- Links to Internet sites about the migrant’s homeland, relevant migration sites, etc.
- Use tables to help organize your pieces; experiment with different sizes/type of font to draw attention, create emphasis; be sure to size your images properly in Photoshop Elements (use 72 dpi resolution for web).
- Don’t put everything on one web page—keep pages brief, it’s more effective to link multiple pages to your homepage for this project than to have one really long page.
Your Crossing the Valley project will be the centerpiece to your overall web portfolio for the course. You may find that you need about 8-12 pages of text (double spaced), and several web pages, to cover all the requirements. Please type up your text in your word processor before you copy it to your web pages, so that you can make changes easily. Any text that you wish Dr K to read and comment on should be submitted by May 5 at the absolute latest.
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E. ADDENDUM: A few more good ideas, drawn from your Five Key Ideas papers.
More Interview Questions
- Ask the migrant to describe what happened on the actual trip from their home country to the US. This could be a good ice-breaker to get the conversation going.
- How do migrants perpetuate their heritage and cultural beliefs while living in a foreign country? In what ways do they keep their cultural identity alive?
- Why do migrants feel it worth leaving their traditions, their family, and their people to come to a place where they are basically unwanted?
- What interesting things does the migrant want people to know about his/her culture?
- Humor—does the migrant have any funny stories about their adjustment to the US?
- What strain does having to move from one country to another put on family relationships? What strategies do families use to prevent conflicts between family members?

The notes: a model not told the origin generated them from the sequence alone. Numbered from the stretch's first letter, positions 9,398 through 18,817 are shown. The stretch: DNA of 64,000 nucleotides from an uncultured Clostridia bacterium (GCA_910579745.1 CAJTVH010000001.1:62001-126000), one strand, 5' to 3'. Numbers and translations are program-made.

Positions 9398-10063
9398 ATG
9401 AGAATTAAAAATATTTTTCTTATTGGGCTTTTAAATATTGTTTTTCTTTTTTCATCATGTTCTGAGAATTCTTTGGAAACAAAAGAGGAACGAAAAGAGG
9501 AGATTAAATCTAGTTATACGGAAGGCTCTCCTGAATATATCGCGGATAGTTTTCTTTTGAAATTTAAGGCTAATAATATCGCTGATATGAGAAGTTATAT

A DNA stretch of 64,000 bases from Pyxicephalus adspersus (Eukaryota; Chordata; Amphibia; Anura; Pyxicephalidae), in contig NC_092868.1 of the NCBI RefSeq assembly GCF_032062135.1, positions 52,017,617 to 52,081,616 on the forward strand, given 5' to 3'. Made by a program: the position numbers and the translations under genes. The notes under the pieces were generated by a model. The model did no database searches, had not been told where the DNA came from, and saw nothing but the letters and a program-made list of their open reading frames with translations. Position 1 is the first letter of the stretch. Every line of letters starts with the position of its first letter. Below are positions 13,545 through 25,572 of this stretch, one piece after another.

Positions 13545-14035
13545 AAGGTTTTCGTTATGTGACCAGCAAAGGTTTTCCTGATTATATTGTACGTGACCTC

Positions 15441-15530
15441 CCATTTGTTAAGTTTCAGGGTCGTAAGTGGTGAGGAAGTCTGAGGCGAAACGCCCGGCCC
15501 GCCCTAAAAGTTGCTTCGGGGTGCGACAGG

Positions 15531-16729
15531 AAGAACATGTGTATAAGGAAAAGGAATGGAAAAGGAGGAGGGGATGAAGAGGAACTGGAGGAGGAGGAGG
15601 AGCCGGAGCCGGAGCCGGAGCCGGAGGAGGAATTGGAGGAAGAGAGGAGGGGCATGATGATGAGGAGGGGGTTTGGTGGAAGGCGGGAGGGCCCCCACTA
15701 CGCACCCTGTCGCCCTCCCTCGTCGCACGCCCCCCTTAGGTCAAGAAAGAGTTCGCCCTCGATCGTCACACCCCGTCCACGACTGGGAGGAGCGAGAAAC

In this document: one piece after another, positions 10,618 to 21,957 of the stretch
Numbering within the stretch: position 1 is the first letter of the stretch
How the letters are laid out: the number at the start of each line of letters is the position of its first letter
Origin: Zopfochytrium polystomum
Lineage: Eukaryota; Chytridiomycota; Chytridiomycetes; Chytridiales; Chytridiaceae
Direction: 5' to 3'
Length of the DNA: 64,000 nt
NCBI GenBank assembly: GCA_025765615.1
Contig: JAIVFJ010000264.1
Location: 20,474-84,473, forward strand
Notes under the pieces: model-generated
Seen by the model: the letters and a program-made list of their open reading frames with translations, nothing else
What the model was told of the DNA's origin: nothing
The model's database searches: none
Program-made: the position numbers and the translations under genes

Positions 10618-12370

- How do female and male migrants adjust to changes in gender roles in their new home? Do husbands accept the cultural change of the wife’s roles in the US?
- Discuss education in the migrant’s homeland. What direct impact did their education have on their language or job skills in America?
Go with your gut feelings—listen to your interviewee and follow up on interesting issues they raise that we may not have anticipated in all our questions above. Be flexible and open.
- You could interview several individuals from the same family, to get a multi-generational viewpoint.
- Or interview a couple of people and let them respond to their friends’/families’ interviews and add their own thoughts on what the others had said.
- If you interview several people at once, e.g. at your workplace, also try to get at least one person to go more in-depth than the others.
Caution: You can tape record your interview(s) if you wish. But it is often very time consuming to transcribe the tape afterwards! For our purposes you can do just as well by taking notes during the interview, and then using your notes shortly thereafter to write up a more complete version of the interview—don’t wait too long, or you’ll forget all the interesting details and dialogue!